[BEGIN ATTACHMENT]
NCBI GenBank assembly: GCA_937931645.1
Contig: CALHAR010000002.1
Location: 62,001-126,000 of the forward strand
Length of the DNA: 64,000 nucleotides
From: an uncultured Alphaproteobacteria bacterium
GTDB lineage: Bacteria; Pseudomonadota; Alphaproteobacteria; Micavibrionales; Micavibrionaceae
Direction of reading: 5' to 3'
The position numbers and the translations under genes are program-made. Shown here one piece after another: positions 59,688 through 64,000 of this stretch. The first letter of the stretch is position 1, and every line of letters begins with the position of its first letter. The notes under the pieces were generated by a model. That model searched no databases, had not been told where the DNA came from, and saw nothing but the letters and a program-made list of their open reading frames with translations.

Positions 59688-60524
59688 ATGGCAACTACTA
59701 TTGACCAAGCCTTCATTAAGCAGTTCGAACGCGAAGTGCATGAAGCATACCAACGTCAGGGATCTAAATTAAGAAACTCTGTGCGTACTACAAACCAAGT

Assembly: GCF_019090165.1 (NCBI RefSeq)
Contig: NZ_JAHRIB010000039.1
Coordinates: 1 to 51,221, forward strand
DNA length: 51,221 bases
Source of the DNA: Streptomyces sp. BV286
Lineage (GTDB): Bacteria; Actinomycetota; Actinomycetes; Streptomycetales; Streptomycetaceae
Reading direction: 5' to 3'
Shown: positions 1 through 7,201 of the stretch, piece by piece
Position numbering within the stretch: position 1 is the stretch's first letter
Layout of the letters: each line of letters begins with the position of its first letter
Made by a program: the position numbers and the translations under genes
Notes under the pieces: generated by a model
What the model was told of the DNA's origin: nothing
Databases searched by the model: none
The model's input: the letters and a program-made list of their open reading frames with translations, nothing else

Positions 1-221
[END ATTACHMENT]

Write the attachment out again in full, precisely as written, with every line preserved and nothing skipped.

NCBI GenBank assembly: GCA_937931645.1
Contig: CALHAR010000002.1
Location: 62,001-126,000 of the forward strand
Length of the DNA: 64,000 nucleotides
From: an uncultured Alphaproteobacteria bacterium
GTDB lineage: Bacteria; Pseudomonadota; Alphaproteobacteria; Micavibrionales; Micavibrionaceae
Direction of reading: 5' to 3'
The position numbers and the translations under genes are program-made. Shown here one piece after another: positions 59,688 through 64,000 of this stretch. The first letter of the stretch is position 1, and every line of letters begins with the position of its first letter. The notes under the pieces were generated by a model. That model searched no databases, had not been told where the DNA came from, and saw nothing but the letters and a program-made list of their open reading frames with translations.

Positions 59688-60524
59688 ATGGCAACTACTA
59701 TTGACCAAGCCTTCATTAAGCAGTTCGAACGCGAAGTGCATGAAGCATACCAACGTCAGGGATCTAAATTAAGAAACTCTGTGCGTACTACAAACCAAGT

Assembly: GCF_019090165.1 (NCBI RefSeq)
Contig: NZ_JAHRIB010000039.1
Coordinates: 1 to 51,221, forward strand
DNA length: 51,221 bases
Source of the DNA: Streptomyces sp. BV286
Lineage (GTDB): Bacteria; Actinomycetota; Actinomycetes; Streptomycetales; Streptomycetaceae
Reading direction: 5' to 3'
Shown: positions 1 through 7,201 of the stretch, piece by piece
Position numbering within the stretch: position 1 is the stretch's first letter
Layout of the letters: each line of letters begins with the position of its first letter
Made by a program: the position numbers and the translations under genes
Notes under the pieces: generated by a model
What the model was told of the DNA's origin: nothing
Databases searched by the model: none
The model's input: the letters and a program-made list of their open reading frames with translations, nothing else

Positions 1-221